nominees for the board of directors who are here with us today.
First of all, Bill Gates,
Reid Hoffman, co-founder of
Hugh Johnston, chair of the
Teri List-Stoll, a member
of the Audit Committee, and the Governance and Nominating Committee.
Sandi Peterson, chair of the
Compensation Committee and a member of the Governance and Nominating Committee.
Penny Pritzker, chair of the
Regulatory and Public Policy Committee.
Charlie Scharf, a member of
the Compensation Committee, and the Governance and Nominating Committee.
John Stanton, a member of the
Audit Committee, and the Regulatory and Public Policy Committee.
Arne Sorenson, who is
joining us via Microsoft Teams, and a member of our Audit Committee.
Padma Warrior, a member of our
And we have a new nominee,
Following the election this
morning, the board will consider Emma's committee appointments.
And lastly, Chuck Noski and
Dr. Helmut Panke are not seeking re-election.
I personally want to thank
Chuck and Helmut, as does the full board, for the many contributions they've made
over the past 16 years. Each have brought tremendous wisdom and judgment to our
board, including in the vital roles Chuck has played as chair of the Audit
Committee, and Helmut has played as the chair of the Regulatory and Public
To better understand our board's
unique skills and perspectives, I encourage our shareholders to view the latest
director video series segment with Hugh Johnston. The complete series will be available for
review on our Investor Relations website.
Also, here with us today
are Mike Thompson and Chris Weber, representing Deloitte and Touche, our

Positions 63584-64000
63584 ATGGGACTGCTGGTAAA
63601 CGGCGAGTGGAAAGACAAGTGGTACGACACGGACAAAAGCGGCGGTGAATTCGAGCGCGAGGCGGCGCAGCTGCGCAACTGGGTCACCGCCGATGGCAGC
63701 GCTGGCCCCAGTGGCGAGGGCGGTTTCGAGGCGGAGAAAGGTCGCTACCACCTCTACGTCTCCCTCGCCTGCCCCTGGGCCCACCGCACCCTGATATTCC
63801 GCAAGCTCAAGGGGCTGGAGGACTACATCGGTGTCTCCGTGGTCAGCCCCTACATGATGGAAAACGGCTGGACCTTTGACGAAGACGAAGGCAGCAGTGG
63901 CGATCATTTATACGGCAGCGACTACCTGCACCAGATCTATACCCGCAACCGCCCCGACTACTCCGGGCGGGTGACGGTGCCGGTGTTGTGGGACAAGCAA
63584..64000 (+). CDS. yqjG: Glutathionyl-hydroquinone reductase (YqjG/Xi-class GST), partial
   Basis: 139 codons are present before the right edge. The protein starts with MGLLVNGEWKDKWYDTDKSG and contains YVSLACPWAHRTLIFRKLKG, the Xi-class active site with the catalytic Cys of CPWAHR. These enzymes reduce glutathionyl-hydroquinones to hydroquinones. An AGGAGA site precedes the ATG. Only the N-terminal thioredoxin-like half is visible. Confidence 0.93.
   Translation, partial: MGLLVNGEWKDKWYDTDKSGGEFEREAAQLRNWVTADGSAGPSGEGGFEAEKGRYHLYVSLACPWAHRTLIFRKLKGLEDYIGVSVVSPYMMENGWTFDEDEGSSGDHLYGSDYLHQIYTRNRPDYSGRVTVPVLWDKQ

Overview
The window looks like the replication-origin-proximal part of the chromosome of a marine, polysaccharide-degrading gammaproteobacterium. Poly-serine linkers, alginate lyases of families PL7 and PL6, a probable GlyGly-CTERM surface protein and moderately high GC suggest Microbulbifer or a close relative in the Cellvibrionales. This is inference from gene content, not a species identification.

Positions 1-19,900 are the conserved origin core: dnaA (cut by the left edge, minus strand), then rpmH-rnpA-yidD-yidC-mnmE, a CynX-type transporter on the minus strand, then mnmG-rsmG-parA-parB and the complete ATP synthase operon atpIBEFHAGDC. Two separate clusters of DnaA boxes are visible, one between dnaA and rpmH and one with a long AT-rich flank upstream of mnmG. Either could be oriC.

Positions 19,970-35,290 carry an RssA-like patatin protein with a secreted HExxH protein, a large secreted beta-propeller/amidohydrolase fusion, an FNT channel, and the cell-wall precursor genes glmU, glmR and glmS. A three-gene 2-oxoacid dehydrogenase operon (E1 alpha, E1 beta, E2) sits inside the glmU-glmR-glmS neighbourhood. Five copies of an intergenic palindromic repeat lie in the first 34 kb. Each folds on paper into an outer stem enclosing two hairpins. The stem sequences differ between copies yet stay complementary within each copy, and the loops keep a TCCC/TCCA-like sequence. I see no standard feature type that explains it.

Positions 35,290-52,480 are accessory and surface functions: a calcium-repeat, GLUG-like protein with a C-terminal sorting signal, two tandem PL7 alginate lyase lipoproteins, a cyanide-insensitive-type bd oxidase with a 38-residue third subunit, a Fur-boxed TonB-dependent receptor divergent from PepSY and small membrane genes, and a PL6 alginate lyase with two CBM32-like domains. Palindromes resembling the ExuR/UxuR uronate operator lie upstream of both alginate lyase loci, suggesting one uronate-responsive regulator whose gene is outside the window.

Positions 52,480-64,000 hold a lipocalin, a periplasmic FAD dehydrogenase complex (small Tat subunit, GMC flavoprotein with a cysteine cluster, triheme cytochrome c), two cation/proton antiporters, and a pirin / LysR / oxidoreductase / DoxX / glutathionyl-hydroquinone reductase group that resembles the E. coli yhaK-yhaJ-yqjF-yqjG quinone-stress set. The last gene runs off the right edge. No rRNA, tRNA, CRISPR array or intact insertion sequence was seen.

And now I'd like to call
the 2019 Annual Shareholders Meeting to order.
I'll be serving as the
chair of the meeting, and Dev will be serving as the secretary.
As chair of the meeting, I've
adopted an agenda that will govern the order of the business and the rules of
conduct for the meeting. Copies of the
agenda and the rules are available on the virtual meeting site, as well as the
Annual Meeting page in the Investor Relations website. The rules of conduct also govern the Q&A
Dev will now report the
notice of the meeting, the proxies received, and present the matters to be
voted on. Dev.
DEV STAHLKOPF: Thanks,
Welcome, everyone. I'll walk us through the short formal meeting
and then, as John said, you'll hear from Amy and Satya, followed by a Q&A
The notice of the meeting
and Internet availability of the proxy materials were mailed by Broadridge
Corporation beginning October 22nd, 2019, and it went to all shareholders of
record as of October 8th, 2019. As a
result, this meeting is being held pursuant to proper notice.
We have received proxies
representing more than 86 percent of the roughly 7.6 billion shares of the
company's stock that are eligible to vote.
This means we have a quorum present, and the meeting is duly constituted
and will proceed.
Today, we have three
management proposals and two shareholder proposals for you to consider. They were all described in the proxy
statement for today's meeting.
The first item is the
election of directors. The following 13
people have been properly nominated by the board: Bill Gates, Reid Hoffman, Hugh Johnston, Teri
List-Stoll, Satya Nadella, Sandi Peterson, Penny Pritzker, Charlie Scharf, Arne
Sorenson, John Stanton, John Thompson, Emma Walmsley, and Padma Warrior.
The board recommends a vote
for each of them.
The second item is an
advisory vote to approve executive compensation as disclosed in the company's
The board recommends a vote
for this proposal.
The third item, we ask that
you ratify selection of the company's independent auditor, Deloitte and Touche,
for fiscal year 2020.
The board recommends a vote
for that proposal.
The fourth item is a